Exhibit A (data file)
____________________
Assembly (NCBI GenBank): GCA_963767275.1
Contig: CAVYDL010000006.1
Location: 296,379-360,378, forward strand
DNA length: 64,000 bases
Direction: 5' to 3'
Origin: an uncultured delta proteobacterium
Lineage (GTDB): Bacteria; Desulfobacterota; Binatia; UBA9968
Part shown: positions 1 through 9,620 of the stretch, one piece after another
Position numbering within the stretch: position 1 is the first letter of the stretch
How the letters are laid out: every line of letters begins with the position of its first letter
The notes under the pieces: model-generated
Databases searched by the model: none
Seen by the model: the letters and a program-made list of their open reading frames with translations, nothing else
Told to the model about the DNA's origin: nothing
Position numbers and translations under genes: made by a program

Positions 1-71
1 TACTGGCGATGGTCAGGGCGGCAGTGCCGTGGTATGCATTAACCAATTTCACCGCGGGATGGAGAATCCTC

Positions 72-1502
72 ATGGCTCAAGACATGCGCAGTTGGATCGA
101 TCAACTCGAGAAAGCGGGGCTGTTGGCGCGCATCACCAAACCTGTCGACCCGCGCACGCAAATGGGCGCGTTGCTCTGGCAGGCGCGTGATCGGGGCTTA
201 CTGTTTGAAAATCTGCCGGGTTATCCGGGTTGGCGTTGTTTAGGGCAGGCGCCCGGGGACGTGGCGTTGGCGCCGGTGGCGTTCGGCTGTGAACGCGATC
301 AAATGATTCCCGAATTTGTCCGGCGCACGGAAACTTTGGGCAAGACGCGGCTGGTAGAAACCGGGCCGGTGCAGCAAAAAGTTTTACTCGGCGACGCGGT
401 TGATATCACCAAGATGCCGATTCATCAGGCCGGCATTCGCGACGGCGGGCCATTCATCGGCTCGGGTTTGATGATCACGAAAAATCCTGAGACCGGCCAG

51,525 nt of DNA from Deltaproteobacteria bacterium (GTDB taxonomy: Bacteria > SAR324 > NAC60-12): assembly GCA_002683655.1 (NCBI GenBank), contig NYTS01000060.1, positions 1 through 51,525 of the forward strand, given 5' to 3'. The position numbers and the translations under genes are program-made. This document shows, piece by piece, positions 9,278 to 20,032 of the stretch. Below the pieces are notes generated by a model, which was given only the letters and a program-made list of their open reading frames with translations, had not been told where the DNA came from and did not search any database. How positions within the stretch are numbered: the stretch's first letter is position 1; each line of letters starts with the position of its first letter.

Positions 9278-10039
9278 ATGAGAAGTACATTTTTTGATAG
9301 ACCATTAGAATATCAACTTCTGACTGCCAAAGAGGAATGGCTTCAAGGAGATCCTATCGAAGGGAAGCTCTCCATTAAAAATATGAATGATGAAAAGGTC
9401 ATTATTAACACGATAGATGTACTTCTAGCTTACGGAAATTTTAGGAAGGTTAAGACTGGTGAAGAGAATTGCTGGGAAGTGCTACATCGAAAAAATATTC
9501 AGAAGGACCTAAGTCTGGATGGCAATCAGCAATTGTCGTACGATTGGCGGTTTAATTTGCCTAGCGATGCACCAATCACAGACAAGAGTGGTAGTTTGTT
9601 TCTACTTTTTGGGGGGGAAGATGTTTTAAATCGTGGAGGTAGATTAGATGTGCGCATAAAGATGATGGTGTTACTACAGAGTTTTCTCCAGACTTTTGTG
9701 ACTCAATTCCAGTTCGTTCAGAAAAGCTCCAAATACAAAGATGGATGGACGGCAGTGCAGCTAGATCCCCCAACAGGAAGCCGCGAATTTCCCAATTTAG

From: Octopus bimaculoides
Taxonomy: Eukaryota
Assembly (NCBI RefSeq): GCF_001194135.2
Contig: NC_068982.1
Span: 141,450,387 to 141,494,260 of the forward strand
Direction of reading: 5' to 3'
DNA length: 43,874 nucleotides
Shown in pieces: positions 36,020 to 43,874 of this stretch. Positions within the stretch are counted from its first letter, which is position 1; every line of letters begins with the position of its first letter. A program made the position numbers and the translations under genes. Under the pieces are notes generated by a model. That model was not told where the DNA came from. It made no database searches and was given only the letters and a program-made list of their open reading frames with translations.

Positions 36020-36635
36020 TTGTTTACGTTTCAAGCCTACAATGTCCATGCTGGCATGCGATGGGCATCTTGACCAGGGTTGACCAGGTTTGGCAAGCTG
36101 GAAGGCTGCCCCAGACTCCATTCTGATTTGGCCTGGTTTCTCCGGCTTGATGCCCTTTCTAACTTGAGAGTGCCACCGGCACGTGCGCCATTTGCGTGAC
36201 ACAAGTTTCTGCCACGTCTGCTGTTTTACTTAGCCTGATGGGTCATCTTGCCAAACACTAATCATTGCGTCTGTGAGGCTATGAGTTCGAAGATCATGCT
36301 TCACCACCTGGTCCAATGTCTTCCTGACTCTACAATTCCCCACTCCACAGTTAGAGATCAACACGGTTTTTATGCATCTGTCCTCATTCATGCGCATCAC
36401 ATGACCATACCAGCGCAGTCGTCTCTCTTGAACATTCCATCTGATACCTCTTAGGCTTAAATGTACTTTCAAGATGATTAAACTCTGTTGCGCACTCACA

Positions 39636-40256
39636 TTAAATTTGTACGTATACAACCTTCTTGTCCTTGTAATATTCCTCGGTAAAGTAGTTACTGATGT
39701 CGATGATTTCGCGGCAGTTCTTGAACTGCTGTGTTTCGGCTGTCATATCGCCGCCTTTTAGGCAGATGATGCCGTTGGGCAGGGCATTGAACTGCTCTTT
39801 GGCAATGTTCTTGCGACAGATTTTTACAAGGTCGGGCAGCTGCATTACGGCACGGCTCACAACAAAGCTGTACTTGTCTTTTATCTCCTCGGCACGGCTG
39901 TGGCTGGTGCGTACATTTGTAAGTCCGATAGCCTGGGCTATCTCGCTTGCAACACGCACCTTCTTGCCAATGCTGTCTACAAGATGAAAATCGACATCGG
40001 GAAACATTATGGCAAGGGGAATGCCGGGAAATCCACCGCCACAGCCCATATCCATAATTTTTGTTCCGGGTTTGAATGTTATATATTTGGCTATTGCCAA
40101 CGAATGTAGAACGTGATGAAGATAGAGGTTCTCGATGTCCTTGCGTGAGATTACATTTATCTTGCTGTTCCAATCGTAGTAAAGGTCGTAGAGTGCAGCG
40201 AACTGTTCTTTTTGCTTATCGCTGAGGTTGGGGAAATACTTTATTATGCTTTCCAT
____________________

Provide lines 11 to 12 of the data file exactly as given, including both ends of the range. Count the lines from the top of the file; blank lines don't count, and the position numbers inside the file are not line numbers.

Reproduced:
The notes under the pieces: model-generated
Databases searched by the model: none